Champions #2 is published by Marvel Comics. The writer is Eve L. Ewing with art by Simone Di Meo and Bob Quinn. Colours are by Federico Blee. Letters provided by Clayton Cowles.
This is the main series for the Outlawed event. Following a huge explosion at a school caused by Viv Vision, all young superheroes have been banned. With Kamala’s law now in place, any young person fighting crime without supervision will be arrested. The Champions are reduced in numbers and have gone underground, meeting in secret. Their hideout was invaded by agents of C.R.A.D.L.E., the task force created to tackle the powered youth. They are extremely dangerous and armed with their own costumed soldiers, such as Justice (Vance Astrovik), a former Avengers. Losing more of their friends, those remaining realize there must be a traitor amongst them…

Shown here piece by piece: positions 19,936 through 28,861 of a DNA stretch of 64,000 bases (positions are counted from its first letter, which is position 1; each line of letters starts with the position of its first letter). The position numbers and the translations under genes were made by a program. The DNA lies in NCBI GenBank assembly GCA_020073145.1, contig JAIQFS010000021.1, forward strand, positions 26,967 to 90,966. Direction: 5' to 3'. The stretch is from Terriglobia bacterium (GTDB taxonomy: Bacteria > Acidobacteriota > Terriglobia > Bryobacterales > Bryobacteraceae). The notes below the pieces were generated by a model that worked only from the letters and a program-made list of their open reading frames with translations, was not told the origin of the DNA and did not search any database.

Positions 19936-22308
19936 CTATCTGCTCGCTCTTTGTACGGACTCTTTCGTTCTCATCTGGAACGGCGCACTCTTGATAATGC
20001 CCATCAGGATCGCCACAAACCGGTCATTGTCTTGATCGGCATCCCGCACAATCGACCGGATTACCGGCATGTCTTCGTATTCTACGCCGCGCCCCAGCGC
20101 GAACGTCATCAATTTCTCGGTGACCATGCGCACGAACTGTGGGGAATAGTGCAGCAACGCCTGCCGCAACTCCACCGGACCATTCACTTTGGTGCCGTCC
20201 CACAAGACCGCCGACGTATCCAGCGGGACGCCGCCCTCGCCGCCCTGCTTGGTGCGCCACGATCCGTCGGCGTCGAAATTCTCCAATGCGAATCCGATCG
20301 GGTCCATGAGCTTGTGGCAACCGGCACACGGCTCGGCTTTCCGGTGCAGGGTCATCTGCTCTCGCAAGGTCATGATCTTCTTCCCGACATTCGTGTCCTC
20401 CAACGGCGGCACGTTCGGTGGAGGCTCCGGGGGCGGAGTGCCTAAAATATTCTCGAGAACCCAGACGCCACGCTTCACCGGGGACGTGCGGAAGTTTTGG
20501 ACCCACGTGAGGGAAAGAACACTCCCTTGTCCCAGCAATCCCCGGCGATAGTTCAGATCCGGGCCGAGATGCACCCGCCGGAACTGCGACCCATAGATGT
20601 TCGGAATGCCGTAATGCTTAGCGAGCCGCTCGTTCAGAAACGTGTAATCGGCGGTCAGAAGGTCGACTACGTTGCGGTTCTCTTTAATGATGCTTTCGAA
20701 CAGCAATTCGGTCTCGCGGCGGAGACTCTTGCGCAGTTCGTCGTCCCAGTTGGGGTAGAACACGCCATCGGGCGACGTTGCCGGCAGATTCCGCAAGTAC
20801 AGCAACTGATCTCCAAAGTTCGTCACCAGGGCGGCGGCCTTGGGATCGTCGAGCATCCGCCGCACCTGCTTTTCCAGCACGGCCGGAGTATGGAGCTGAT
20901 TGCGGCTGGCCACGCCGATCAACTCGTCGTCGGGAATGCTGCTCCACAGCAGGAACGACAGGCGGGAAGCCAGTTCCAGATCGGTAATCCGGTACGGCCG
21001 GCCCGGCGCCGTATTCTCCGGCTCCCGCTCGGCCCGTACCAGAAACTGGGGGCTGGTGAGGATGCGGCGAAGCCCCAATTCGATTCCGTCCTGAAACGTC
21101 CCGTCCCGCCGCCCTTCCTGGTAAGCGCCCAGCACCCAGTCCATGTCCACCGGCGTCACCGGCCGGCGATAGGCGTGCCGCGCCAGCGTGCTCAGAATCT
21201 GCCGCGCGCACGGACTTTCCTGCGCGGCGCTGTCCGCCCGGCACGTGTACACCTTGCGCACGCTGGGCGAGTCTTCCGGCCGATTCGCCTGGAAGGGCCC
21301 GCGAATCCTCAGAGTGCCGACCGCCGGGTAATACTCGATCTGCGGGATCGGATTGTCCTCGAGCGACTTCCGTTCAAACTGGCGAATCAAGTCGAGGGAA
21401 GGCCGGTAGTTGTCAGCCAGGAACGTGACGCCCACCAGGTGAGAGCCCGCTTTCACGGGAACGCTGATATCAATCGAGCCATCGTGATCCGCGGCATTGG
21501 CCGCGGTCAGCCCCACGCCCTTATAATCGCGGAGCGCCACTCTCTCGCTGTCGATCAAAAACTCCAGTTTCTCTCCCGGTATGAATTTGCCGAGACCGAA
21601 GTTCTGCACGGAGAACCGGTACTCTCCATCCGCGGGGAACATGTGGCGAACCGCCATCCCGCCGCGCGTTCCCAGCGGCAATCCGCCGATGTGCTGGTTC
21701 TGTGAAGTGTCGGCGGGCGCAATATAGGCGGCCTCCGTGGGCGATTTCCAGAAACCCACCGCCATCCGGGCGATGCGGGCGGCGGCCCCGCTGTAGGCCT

In this issue, a mass protest takes place in Chicago between the two sides of the debate: those for and those against Kamala’s Law which brings the violent attention of C.R.A.D.L.E. Both sides of the argument at the protest are given their own voice, with safety being the main concern for those in favour of the new law. In contrast, those opposing the law are vehemently dedicated to freedom. Watching the protest from above are the Champions Trinity: Ms. Marvel, Spider-Man, and Nova. Deciding they need help, they try to find the hometown hero, Riri Williams (Ironheart). All this happens while their friends and teammates are held captive in what those running them call “Re-education centres”.
The underlying tension that hummed throughout the first issue of the series continues to thrum in Champions #2, and one of the reasons for that is the pace. The comic is slow-building and dialogue-driven. The conversation the three Champions have with Riri takes up a lot of the second half of the story. And while it is slow, there is the dread that at any point they will be under attack.